Montreal Canadiens goalie Carey Price just enjoyed a brief reprieve from what has overall been a season to, hopefully, forget. He was commemorated in this week’s match-up against the Winnipeg Jets for having played the most games of any Habs netminder, passing Jacques Plante for the franchise record (557).
With possible exception to when Price passed Patrick Roy on the list a few weeks before, there’s been little else to celebrate this season. Not only have the Habs failed to make the playoffs, but, personally, his stat line has been below mediocre. His goals-against average is above 3.00, while his save percentage is barely above .900.
While the team’s performance is far from all on Price, he seems no longer capable of putting everyone else on his back as he did just a few short seasons ago. Most signs point to Price being a shadow of his Hart Memorial and Vezina Trophy-winning self from here on out… most, but not all.
The following five goalies prove there’s a good chance Price can not only rebound, but has plenty left in the tank to put some healthy distance between himself and the other Habs greats he’s passed. Next stop: The team’s all-time mark for wins of 314, held by Plante. Price is just one (better) season away (286).
5. Antti Niemi
Price doesn’t need to look far for inspiration. His current backup, Antti Niemi, has a save percentage of .931 in a Habs uniform this season. Take away less-than-stellar stops with the Florida Panthers and Pittsburgh Penguins earlier on and Niemi would be tied for the league lead.
Of course, that’s not how stats work. It’s not really how goaltenders should work either, considering Niemi’s statistical performance has been on the decline since he went 24-12-6 with a 2.16 GAA and .924 save percentage in 2012-13 with the San Jose Sharks. He went from struggling to reach .915 for the next few years to failing to hit even .900 last season with the Dallas Stars.
While Niemi’s resurgence is over a small sample size (18 games), it does go to show there’s a few breaths of life left in every goalie, even one four years older than Price.
4. Marc-Andre Fleury
If Niemi’s save percentage this season were actually .931, he’d be tied for the lead with none other than Las Vegas Golden Knights backstop and Pittsburgh Penguins cast-off Marc-Andre Fleury.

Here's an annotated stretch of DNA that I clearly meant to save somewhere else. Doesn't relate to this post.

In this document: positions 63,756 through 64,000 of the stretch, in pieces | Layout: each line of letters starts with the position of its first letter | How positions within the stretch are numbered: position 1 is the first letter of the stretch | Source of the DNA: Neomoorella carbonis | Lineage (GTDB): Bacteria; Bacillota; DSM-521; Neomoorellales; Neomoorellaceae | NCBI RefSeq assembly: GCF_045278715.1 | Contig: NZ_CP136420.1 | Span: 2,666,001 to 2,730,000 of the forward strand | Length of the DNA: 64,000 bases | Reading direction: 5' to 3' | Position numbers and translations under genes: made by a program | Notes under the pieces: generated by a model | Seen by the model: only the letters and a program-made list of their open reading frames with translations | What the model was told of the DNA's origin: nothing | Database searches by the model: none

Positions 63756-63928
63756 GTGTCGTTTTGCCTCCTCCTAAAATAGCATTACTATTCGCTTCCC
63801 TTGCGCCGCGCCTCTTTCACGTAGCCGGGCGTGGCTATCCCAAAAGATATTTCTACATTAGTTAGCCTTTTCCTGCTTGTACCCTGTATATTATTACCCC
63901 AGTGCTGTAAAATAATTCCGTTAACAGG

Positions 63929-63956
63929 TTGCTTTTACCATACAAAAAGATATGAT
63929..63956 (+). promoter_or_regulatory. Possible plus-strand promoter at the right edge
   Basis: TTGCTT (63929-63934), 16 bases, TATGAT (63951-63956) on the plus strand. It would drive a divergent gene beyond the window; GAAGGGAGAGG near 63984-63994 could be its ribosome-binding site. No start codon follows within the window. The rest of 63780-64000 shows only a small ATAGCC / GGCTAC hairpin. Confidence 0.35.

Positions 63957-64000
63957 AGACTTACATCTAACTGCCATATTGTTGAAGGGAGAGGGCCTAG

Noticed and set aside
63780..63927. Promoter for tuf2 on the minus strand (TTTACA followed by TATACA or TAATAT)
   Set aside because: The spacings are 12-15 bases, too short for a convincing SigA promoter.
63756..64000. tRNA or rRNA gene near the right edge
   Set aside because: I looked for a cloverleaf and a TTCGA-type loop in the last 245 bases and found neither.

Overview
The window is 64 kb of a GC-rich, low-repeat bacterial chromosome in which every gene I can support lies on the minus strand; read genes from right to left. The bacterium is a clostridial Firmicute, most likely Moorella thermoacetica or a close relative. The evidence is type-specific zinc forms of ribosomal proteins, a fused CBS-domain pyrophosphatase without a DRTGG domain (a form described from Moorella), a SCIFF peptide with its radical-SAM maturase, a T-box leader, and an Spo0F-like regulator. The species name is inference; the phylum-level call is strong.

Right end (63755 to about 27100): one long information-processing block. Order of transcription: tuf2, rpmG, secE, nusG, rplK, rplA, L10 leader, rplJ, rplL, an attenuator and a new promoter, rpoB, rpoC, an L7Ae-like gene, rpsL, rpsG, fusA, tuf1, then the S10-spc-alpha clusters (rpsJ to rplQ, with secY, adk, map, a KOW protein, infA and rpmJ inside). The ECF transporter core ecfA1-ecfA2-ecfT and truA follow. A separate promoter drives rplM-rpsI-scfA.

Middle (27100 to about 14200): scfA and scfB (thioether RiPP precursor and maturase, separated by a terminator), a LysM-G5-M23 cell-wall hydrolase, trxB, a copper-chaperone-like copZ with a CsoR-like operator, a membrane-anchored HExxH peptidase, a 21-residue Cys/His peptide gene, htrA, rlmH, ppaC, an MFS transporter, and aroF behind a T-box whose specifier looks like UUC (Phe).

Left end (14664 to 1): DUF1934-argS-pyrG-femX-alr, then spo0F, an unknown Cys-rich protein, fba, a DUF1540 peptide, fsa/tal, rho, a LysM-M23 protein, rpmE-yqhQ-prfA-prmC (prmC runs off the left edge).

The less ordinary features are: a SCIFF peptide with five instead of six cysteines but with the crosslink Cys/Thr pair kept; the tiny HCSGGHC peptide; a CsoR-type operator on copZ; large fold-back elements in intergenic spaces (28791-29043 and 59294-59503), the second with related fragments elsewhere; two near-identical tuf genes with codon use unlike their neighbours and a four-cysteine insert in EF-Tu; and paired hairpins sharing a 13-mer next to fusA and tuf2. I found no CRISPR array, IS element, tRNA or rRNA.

Deemed expendable and just plain too expensive, Fleury was made available in the NHL Expansion Draft. After all, looking at his career save percentage (~.913), Fleury was an average goalie, who had the good fortune of being drafted by a team that would eventually select Sidney Crosby and Evgeni Malkin too.
On top of that, his $5.75 million cap hit over this year and next was far from enticing to potential trade partners. So, the Penguins opted to expose him, while Fleury was more than amenable to the prospect of moving on, waiving his no-movement clause.
The Penguins’ loss has become Vegas’ gain, big-time. Fleury hasn’t just become a reliable starter again… he’s having a career season at the age of 33. Price could do much worse than weaving a similar feel-good story. The three Stanley Cups wouldn’t hurt either.
3. Roberto Luongo
Remember when Roberto Luongo openly lamented the contract he signed as a Vancouver Canuck, literally saying it sucked?
At the time, he had been hoping to be traded in spite of the weight of his 12-year, $64 million deal (which still has four years left on it after this one). Well, one year later, he got his wish and was sent back to where he found most of his early-career success (ignoring his New York Islander “phase”).
Despite being relegated to back-up duty as a Canuck, first by Cory Schneider and then Eddie Lack of all goalies, Luongo has found new, second life as a Panther. His save percentage has routinely stayed above .920 over the last four seasons since the trade and this abbreviated-due-to-injury campaign is one of his best yet in that regard (.929).
Luongo may be 39, but his contract, regardless of how many years he’s got left on it, doesn’t look so bad anymore. Coincidentally, Price will be 39 by the time his new deal runs out in 2026. Habs fans can now breathe a little easier.